I'm getting ready to have a new roof installed (tear-off old and replace),
and had a question. Right now my roof does not have ridge vents, it does
however have several passive vents ("turtle" vents?), plus one atfic fan
with a thermostat. The soffets are vented also.
Should ridge vents be included in the new roof?
The ridge vent should not be used with other roof mounted or gable end
vents. They can disrupt the air flow through the attic. A properly setup
ridge/soffit vent system does not need to have power roof vents to help move
hot air out of the attic. Whole house fans work great with a ridge/soffit
vent system. We do not consider them the same thing as the power roof
How do I figure how much ridge vent I need to use?
Take the square footage of house under roof X .48 divide this number by 20
(for V-600 products), by 17 (for V-400E or X-5) or by 13.5 (for V-300 or
Fold-A-Vent products) this will give the lineal feet of product needed to
meet a 1/150 vent ratio. If you are only going for a 1/300 (code minimum)
vent ratio divide the above result by two. REMEMBER there MUST be an equal
amount of soffit vent (in NFVA) to balance the ridge vent.
Hope that helps
I go into a lot of attics. The ones that rely solely on ridge vents for air
flow are always the hottest. I think that they are good to have for a
minimal amount of air flow, but I would keep the other vents and attic fan
as well to help bring the temperature down. Also good and many soffit vents
On Aug 7, 9:15 pm, email@example.com wrote:
There are two very different opinions on this and I've yet to see any
actual study that shows which idea is right.
1 - The more ventilation you have, especially static vents, the
better. The idea here is that hot air rises and will make it's way
from the soffits out any top vents, be they ridge, gable, can vents,
etc. So, if you have a gable or other static vent, leave it in place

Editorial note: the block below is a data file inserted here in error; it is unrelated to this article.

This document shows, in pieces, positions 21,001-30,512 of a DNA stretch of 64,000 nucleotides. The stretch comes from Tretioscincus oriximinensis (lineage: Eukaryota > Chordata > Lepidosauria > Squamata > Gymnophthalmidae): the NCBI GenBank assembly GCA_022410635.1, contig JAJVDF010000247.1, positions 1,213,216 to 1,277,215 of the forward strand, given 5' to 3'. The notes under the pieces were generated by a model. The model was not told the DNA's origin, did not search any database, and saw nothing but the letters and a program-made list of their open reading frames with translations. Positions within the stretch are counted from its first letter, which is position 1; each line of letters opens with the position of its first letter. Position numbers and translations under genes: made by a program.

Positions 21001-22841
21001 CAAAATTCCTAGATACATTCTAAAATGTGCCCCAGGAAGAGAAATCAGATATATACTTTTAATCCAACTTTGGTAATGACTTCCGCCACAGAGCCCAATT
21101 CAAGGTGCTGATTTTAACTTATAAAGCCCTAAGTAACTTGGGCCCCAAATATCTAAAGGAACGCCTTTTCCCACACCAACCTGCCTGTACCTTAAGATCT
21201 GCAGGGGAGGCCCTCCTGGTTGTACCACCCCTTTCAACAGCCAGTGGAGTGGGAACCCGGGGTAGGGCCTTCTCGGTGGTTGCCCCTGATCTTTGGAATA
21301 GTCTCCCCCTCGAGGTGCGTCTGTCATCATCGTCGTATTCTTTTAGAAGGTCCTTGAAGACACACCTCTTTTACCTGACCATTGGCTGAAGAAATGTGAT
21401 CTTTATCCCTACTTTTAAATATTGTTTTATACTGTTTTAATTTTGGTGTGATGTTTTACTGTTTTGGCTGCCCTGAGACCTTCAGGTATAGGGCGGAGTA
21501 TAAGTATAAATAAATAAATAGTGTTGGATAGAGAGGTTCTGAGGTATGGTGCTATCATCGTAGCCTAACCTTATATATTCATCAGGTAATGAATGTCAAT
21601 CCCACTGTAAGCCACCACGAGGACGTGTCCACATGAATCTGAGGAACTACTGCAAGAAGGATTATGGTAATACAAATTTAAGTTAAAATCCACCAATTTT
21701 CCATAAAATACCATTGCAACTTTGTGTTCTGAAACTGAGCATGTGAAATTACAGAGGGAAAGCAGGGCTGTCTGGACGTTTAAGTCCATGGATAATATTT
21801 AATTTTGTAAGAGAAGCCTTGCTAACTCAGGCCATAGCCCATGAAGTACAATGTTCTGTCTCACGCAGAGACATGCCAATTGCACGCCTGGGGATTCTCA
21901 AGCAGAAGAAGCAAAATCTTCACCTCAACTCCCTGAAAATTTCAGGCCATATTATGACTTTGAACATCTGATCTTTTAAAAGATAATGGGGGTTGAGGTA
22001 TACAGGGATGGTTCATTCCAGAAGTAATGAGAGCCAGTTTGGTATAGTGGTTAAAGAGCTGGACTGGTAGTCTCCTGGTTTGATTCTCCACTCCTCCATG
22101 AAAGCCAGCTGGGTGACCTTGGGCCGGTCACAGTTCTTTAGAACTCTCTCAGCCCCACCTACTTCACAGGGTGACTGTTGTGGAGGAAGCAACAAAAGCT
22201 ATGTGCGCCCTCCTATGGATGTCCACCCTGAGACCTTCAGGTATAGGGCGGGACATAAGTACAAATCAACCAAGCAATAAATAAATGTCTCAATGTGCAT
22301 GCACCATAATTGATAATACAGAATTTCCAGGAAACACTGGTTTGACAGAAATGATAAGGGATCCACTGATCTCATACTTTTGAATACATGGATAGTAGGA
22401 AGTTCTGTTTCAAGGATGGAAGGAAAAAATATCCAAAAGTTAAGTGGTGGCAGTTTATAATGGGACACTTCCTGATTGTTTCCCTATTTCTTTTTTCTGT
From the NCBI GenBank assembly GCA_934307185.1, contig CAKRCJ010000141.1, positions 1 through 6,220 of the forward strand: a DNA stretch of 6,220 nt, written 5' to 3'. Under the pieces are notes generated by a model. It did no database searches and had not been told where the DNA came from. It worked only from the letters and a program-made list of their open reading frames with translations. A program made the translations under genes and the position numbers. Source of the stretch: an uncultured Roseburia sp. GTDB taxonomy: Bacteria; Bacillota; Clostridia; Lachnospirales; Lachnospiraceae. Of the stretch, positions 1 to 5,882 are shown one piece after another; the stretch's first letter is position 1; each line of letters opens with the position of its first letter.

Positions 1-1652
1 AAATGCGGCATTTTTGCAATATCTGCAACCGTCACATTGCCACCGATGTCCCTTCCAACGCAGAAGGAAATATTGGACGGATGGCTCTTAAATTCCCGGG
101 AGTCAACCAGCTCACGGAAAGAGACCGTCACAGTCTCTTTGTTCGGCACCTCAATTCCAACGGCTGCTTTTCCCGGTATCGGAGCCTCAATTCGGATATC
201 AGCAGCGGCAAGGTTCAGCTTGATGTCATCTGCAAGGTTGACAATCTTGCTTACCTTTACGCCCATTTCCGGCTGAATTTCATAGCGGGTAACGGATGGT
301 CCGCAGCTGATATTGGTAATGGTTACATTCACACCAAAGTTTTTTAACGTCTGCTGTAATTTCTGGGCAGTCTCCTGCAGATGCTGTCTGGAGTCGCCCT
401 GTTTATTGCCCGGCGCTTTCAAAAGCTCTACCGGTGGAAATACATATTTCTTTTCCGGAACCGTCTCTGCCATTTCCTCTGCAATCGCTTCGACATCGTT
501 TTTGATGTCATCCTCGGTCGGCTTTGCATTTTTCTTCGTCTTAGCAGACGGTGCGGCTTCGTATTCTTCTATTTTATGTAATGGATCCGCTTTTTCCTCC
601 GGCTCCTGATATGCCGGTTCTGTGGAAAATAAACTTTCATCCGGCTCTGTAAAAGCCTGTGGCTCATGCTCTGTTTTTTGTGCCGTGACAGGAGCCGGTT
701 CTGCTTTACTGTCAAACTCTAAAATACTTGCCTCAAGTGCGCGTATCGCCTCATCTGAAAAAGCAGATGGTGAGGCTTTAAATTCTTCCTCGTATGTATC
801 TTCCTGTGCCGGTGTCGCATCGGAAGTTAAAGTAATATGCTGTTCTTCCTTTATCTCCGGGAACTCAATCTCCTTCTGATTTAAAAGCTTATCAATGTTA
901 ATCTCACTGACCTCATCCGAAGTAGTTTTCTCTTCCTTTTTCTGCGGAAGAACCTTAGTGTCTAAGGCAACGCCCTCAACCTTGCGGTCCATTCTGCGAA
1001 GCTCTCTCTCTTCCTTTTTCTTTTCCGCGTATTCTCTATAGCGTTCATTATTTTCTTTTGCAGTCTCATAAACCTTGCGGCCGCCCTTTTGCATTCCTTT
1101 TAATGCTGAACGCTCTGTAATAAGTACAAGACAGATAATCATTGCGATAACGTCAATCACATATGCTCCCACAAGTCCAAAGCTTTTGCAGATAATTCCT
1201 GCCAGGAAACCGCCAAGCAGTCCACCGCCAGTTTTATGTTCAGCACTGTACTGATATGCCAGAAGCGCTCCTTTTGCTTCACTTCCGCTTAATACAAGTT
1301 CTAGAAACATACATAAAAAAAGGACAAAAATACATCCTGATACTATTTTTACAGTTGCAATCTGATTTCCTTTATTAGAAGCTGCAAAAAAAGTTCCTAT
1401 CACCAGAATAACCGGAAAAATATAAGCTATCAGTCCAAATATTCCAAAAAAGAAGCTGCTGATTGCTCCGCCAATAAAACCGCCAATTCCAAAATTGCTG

when adding the ridge vent.
2 - Having a ridge vent, with a gable, can vent, etc will shortcircuit
the air flow, with air coming in the gable, out the ridge, without
properly cooling the attic,
I tend to believe in 1 myself. With a power vent placed close to
another vent, like a gable though, I could see some short circuiting
going on there, making the power vent not worth it.
If anyone has seen any actual test data, it would be interesting,
I find it hard to believe that SO much hot air will rise on its own to
the ridge vent that the attic will be cool. A fan mounted close to
the peak can only move more air.
Doesnt seem like there should be controversy over it. Getting a new
roof is expensive but how much will adding a ridge vent and and attic
fan cost? Not much
On Aug 7, 11:19 pm, firstname.lastname@example.org wrote:
Cost of electricity? A few dollars per YEAR? Big deal!! Air
conditioning being sucked out- If air was being sucked out the attic
wouldn't be so hot would it. In a dead air space such as above roof
in a finished attic how much air can possibly be sucked out? Fans are
a must for anyone living in an area subject to high heat.
Maybe you exaggerate. What if fan runs as directed by t-stat? And
avoids roasting (literally the past situation in my house) roofing and
Not to mention keeping things substantially cooler at peak temps
ceiling of floor below. Resulting in noticeably lower afternoon temp
on August afternoons. I'll take that any day.
A cheap and simple seal around door to attic, and your second phobia
Not to mention that the floor immediately below is "conditioned" by
opened to ambient at night with small fan assist.
have had several jobs with plenty of ridge vent and soffit vents still
to hot . i put in next larger size power vent(s) than needed along with
ridge vent and attic and inside home then stayed cooler in summer. lucas
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